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The final chapters!

Once again I'm going to weasel out a bit, and just post this placeholder, or prompt for discussion for now. Not so much because I forgot it this time, but because my whole system is loopy and feeling crappy and lethargic due to weird sleeping, and I've been kinda putting off posting until I feel more awake and better, and it's now running late already and...

Well, here. Have a placeholder!

(Seriously, I hope to comment soonish, and hate to flake out and do this for the last discussion of the book minus the round-up, but I want to get *something* up. So.. mea maxima culpa.)


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May. 1st, 2010 06:36 am (UTC)
Someone talk! I don't want to be alone in here!

So the heroic double-couplet wander through The Ways, into the Red Bull's lair. I... won't say much about the declarations of love, because they're sweet and I'm just enjoying them. Well, on her part anyhow... Lir's mocking of Schmendrick is less so!

I think this is also the first we've had Schmendrick's thoughts? Or am I mistaken? It's nice though... he's a nice guy, underneath. At least, I think so. Well, except for the whole manipulating Lir thing. And I still wonder how much of the final manipulation is intentional - did he mean for Lir to basically charge in stupidly, or did what he said just sort of slip out, or what?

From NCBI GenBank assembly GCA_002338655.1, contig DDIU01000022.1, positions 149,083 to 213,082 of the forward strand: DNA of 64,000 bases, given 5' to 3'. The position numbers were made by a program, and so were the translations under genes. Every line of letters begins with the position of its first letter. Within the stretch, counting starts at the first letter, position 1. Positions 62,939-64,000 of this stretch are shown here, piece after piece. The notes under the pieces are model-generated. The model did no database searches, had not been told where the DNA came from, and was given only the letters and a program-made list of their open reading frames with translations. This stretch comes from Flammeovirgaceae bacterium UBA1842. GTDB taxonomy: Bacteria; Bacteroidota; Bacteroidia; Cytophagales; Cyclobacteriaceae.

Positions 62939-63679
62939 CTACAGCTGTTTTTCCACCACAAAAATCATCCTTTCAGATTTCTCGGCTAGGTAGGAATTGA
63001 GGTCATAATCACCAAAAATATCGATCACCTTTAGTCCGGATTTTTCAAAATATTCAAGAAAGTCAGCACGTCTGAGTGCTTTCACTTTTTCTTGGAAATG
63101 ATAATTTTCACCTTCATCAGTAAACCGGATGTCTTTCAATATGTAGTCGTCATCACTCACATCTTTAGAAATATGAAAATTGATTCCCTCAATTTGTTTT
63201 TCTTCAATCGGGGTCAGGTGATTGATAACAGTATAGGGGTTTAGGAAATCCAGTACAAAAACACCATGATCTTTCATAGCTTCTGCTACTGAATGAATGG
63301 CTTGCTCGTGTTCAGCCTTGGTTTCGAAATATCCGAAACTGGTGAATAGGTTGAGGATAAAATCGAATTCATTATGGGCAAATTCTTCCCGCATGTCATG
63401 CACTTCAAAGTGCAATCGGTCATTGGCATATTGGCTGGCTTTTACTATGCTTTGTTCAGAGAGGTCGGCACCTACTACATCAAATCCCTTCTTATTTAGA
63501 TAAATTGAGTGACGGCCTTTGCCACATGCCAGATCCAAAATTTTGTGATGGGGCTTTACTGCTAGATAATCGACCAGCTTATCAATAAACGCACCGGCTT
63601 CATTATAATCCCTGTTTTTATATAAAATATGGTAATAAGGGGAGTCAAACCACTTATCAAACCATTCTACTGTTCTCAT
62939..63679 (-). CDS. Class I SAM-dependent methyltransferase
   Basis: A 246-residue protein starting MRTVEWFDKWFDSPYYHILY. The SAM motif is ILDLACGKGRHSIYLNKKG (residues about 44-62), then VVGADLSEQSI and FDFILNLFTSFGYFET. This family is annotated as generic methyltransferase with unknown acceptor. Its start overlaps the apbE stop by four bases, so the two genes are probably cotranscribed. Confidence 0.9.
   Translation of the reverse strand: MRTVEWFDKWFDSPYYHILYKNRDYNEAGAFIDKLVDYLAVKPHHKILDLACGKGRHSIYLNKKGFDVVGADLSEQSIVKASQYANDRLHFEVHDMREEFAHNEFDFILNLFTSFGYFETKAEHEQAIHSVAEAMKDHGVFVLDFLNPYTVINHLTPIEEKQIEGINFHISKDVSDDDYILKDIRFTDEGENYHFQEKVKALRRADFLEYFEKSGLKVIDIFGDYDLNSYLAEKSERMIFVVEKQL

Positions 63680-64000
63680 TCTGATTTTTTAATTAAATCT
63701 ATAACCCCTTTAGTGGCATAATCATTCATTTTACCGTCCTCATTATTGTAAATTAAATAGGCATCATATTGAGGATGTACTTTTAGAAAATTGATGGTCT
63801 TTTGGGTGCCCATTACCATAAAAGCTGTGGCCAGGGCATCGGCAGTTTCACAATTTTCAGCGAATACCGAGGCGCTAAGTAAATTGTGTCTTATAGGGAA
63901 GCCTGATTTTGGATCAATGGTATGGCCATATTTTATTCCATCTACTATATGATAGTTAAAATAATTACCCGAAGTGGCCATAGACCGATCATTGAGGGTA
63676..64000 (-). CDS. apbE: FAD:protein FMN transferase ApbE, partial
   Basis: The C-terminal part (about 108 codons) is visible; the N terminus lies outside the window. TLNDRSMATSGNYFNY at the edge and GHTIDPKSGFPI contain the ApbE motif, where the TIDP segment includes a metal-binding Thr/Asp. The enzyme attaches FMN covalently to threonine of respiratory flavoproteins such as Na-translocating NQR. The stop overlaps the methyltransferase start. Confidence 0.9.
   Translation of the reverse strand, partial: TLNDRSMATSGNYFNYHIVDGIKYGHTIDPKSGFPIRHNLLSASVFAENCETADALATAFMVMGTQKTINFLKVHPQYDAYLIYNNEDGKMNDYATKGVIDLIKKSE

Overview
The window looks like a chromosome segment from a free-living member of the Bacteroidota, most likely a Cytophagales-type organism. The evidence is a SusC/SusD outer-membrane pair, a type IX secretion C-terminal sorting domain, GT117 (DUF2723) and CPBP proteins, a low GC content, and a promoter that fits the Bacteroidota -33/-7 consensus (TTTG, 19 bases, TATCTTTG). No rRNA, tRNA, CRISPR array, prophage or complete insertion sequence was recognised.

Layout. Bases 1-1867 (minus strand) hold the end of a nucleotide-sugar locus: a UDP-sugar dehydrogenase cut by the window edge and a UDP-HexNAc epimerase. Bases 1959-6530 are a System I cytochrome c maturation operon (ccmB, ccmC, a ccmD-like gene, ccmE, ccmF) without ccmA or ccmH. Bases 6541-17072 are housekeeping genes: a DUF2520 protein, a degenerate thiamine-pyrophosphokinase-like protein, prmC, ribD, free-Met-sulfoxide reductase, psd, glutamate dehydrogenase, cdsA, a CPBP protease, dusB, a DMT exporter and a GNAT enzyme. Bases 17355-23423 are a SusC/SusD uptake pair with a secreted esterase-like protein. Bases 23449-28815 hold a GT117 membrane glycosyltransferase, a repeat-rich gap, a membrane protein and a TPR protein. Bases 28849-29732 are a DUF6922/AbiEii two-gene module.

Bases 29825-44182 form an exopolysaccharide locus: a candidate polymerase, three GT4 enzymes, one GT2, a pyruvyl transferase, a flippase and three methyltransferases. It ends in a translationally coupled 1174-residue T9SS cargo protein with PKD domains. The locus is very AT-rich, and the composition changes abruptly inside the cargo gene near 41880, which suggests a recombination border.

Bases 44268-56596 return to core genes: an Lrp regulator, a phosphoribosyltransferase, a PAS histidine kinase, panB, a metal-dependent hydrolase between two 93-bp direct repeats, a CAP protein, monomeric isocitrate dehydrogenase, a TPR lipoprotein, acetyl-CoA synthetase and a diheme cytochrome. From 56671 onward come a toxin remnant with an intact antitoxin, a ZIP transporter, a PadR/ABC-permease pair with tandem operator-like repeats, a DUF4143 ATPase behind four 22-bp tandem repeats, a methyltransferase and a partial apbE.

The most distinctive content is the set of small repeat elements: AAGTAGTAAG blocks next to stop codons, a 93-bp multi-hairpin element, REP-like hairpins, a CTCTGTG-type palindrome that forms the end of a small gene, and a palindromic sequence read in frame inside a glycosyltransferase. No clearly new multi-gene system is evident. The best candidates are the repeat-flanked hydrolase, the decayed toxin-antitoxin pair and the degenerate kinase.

I also find it hard to know what to say about this chapter because, well, the text is just gorgeous. So, yeah. I like Schemendrick's immortality falling from him like a shroud, especially.

I guess it might be considered a cop-out that Lir is saved in the end... but I'm glad of it anyhow. Then again, I've been familiar with the story since childhood, so that's just how it *should* be.

I wish I knew what it was that the unicorn said to Molly, on that last morning!

Also, apropos of nothing, I always tangle up Prince/King Lir with Shakespeare's King Lear. I doubt it's intentional at all, but I do. I suppose because I heard "Prince Lir" from the movie before I was ever acquainted with Shakespeare (except maybe titles like Romeo and Juliet).

Anyhow... have at it! Sorry about the flaking out for the actual entry!

(Deleted comment)
May. 1st, 2010 07:39 pm (UTC)
Ooo, also, hope you weren't going to pick up V today at a comic shop, because Free Comic Book Day!

(Or it's incentive to do so, if that's the way ya go.)
May. 3rd, 2010 12:15 am (UTC)
I don't think it's a cop-out that the unicorn saves Lir; this is a self-aware fairy-tale after all, and you don't end the fairy tale with the prince dying like a dog.

It's kind of ironic that you say this, although it's also kind of spoilery for me to say why. Huh. I need to figure out what to say about this...
May. 3rd, 2010 12:28 am (UTC)
Sorry! I don't have the excuse of having a life. I was just slow. I do have much sympathy for weird sleeping right now, though!

So, yes -- text gorgeous, I agree. I borrowed this from the library, but I really need to buy a copy.

At the same time, since it was there on the shelf just begging for borrowing, I also checked out the short story collection, "The Line Between". I've scanned in the pages of the prologue here: Page 1, Page 2, Page 3. One of the short stories is "Two Hearts", which a fan was nice enough to type up, so I don't have to scan it in for you guys. It's a 40 page sequel story. Since the fan didn't type up the intro to the story, though, I'll do that here: